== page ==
When computer technology was new, processing Chinese characters seemed an impossible task. One solution was to romanize the Chinese writing system. This led to the establishment of a national standard, GB 2312-80, which specifies a scheme for coding 6763 characters. The characters are further divided into two groups according to their frequency of usage. Based on a statistical study of lexical frequencies from 1974, the most common set of 3755 characters is considered 99.9% adequate for general usage.
Phono-semantic Chinese character features are the characters that contain both primary and phonetic radicals, which are important for their pronunciation. More than 90% of Chinese characters contain both phono-semantic and non-phono-semantic features. In Table 2, we show the percentages of each phono-semantic feature. Phono-semantic Chinese characters are often used for name tags, while non-phono-semantic characters have no meaning.
There are many ways to recognize phonetic-semantic components in Chinese characters. The phonogram mi2, for example, can facilitate the recognition of arrow, bow, and generation. The phonogram gong1 is also a semantic radical that can be used to represent the word “bean”.
You might have heard the term “chinese characters are logical” in relation to learning the language. This may sound a little strange to a non-Chinese speaker, but in Chinese, there is a logical reason why most characters are so complex. In addition, Chinese characters are made up of multiple parts that are connected together by a series of sounds. Because of this, learning Chinese characters is very much like learning to speak a second language.
The use of borrowed Chinese characters in Japanese place names demonstrates that Japanese language is a rich source of idiosyncratic readings. In the Kansai region, the use of Chinese characters is difficult, but idiosyncratic readings are still abundant. The Hanyu dazidian has 60,000 entries. Despite their large size, Japanese place names are often difficult to decipher.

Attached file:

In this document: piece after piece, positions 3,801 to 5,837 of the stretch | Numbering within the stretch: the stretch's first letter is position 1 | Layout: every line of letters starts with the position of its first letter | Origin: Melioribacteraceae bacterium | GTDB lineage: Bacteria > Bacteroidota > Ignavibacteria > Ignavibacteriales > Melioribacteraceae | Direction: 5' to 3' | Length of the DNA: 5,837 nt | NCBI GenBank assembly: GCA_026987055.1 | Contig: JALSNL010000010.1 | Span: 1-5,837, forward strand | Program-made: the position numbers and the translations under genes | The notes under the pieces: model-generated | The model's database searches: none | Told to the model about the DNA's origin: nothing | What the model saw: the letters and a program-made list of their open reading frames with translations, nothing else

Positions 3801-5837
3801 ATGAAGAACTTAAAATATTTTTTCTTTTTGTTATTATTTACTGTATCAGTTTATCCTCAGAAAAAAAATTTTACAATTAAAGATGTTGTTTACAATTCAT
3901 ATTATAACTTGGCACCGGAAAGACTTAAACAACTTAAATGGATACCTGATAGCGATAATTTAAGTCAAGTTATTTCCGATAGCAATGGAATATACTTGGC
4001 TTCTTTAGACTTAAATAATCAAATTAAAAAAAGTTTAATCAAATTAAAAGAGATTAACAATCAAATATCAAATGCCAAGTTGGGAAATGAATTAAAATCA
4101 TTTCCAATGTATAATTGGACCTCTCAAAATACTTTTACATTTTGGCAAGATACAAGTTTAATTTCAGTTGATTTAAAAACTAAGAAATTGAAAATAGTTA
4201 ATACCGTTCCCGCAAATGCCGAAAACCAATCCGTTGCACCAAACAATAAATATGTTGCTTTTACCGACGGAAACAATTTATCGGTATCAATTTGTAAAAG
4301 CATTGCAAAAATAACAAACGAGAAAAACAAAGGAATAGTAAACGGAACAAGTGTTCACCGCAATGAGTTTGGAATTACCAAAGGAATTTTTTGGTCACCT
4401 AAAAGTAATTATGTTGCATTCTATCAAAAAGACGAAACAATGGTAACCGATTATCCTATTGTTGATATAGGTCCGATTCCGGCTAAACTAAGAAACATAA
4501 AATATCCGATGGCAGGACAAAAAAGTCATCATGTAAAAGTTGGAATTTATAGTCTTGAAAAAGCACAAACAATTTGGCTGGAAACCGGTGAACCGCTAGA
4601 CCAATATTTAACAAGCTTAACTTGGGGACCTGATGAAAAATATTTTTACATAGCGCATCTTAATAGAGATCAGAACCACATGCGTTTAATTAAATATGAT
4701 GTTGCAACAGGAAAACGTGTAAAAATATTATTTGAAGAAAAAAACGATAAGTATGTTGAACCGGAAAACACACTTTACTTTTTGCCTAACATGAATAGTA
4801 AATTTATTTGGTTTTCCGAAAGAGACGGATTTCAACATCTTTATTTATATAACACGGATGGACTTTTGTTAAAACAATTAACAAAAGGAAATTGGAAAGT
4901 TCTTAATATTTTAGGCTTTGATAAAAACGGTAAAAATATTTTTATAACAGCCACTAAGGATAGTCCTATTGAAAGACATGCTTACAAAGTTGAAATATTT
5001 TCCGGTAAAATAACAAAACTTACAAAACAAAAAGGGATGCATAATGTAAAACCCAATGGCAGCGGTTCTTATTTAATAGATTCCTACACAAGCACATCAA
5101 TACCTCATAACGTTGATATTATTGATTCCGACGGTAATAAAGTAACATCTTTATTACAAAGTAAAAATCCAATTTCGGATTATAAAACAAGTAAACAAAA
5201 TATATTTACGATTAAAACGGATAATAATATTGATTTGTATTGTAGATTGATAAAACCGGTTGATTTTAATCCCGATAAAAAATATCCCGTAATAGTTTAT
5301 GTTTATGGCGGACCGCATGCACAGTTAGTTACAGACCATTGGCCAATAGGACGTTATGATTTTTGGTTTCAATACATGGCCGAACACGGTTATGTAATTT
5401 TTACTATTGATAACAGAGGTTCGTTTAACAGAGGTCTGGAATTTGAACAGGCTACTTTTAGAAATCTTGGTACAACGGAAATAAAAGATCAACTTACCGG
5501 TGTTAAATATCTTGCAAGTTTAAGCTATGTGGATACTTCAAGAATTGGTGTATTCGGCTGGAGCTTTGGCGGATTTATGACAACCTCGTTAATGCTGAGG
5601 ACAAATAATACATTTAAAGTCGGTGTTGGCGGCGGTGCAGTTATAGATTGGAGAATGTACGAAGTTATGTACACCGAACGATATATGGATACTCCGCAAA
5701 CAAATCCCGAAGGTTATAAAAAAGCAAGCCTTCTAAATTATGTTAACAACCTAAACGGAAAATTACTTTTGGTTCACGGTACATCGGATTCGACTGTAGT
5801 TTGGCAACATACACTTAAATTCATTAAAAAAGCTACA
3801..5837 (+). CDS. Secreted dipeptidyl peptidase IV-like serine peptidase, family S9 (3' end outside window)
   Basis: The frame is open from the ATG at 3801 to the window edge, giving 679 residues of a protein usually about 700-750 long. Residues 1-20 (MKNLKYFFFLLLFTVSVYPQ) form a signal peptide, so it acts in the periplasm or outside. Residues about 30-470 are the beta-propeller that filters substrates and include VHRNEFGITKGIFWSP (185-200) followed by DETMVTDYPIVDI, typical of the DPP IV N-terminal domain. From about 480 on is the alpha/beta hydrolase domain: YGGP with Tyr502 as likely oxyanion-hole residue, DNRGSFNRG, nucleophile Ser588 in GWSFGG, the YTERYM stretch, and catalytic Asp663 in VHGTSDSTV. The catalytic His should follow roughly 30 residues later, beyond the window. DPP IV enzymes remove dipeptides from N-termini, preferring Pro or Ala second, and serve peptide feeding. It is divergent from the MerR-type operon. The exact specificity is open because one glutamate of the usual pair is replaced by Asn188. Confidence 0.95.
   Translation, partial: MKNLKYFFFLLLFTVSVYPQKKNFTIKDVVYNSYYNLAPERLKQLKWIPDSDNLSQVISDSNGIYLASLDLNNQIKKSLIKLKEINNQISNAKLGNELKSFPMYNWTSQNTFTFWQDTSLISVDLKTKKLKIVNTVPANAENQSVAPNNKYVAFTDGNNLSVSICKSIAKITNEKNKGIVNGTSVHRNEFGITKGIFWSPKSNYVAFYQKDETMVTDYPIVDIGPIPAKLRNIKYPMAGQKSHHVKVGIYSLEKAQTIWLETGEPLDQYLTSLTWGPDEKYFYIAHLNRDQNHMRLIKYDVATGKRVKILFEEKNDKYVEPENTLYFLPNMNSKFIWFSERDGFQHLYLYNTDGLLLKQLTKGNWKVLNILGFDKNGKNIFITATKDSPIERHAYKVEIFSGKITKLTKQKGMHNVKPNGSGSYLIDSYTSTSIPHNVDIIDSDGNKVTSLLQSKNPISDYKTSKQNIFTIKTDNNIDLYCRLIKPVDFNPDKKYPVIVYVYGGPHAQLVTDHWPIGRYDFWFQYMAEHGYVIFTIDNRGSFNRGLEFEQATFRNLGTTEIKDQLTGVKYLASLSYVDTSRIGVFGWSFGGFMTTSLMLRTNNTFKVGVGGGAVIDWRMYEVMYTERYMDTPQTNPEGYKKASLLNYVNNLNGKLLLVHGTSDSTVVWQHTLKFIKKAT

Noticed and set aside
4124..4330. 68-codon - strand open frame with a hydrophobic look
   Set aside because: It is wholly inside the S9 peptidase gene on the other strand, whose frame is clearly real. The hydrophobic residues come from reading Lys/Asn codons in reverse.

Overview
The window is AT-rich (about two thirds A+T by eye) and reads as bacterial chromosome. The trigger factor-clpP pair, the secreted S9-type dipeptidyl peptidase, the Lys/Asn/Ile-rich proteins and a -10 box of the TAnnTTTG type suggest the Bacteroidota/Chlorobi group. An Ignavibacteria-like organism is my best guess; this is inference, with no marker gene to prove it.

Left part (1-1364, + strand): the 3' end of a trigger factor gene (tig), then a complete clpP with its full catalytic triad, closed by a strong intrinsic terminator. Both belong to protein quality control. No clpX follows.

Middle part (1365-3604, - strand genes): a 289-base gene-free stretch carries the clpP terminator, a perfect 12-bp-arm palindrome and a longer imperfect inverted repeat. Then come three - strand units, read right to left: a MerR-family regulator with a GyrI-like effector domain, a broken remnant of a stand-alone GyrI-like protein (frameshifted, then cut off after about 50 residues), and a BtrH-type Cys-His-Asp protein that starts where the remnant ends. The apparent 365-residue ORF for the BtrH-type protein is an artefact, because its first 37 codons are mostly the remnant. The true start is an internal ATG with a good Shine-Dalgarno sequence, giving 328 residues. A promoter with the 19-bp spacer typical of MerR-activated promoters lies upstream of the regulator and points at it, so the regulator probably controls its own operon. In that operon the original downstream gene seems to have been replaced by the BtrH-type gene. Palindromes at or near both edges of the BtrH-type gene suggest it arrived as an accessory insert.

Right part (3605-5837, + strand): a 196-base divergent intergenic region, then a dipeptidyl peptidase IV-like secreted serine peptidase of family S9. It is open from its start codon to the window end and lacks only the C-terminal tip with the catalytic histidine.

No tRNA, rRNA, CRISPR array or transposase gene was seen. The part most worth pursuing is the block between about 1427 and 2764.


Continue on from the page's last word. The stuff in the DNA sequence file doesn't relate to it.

Ideographic Chinese characters are the most widely used in modern China. The concept of ideographic writing is not a new one, but it has its pitfalls. Ideographic writing would require an enormous number of symbols, and would be completely divorced from the spoken language. While English has visual morphemes, Chinese characters have none. But this does not mean that Chinese characters are useless. Here are some of the disadvantages of ideographic writing.
Several of these characters are similar in their structure. The horizontal line acts as a base, while the vertical portion points up. Another character is called a “down,” and is an upside-down version of the previous one. Ideographic characters tell fascinating stories and reveal the source of ideas that are not normally associated with any particular language. For example, the character for “woman” in Chinese means “forest.”
One of the most common methods of recognizing Chinese characters is to decompose them into their constituent radicals. For example, Zhua /zaau2/ means “claw” and Mu /muk6/ means “wood.” The same principle applies to the pronunciation of Cantonese characters. Each character has its own phonetic radical. Using the LSHK transcription scheme, the first part of the character is marked with its tone, followed by a phonetic word.
The next step in reading these vocabular components is to learn to decode the meaning of the characters. While morphological decomposition doesn’t activate the semantics of morphemes, phonetic radicals do. As a result, reading Chinese requires the reader to learn to decode these complex characters to identify their meanings. Here are some tips and tricks for learning Chinese. To make learning Chinese easier, try these methods.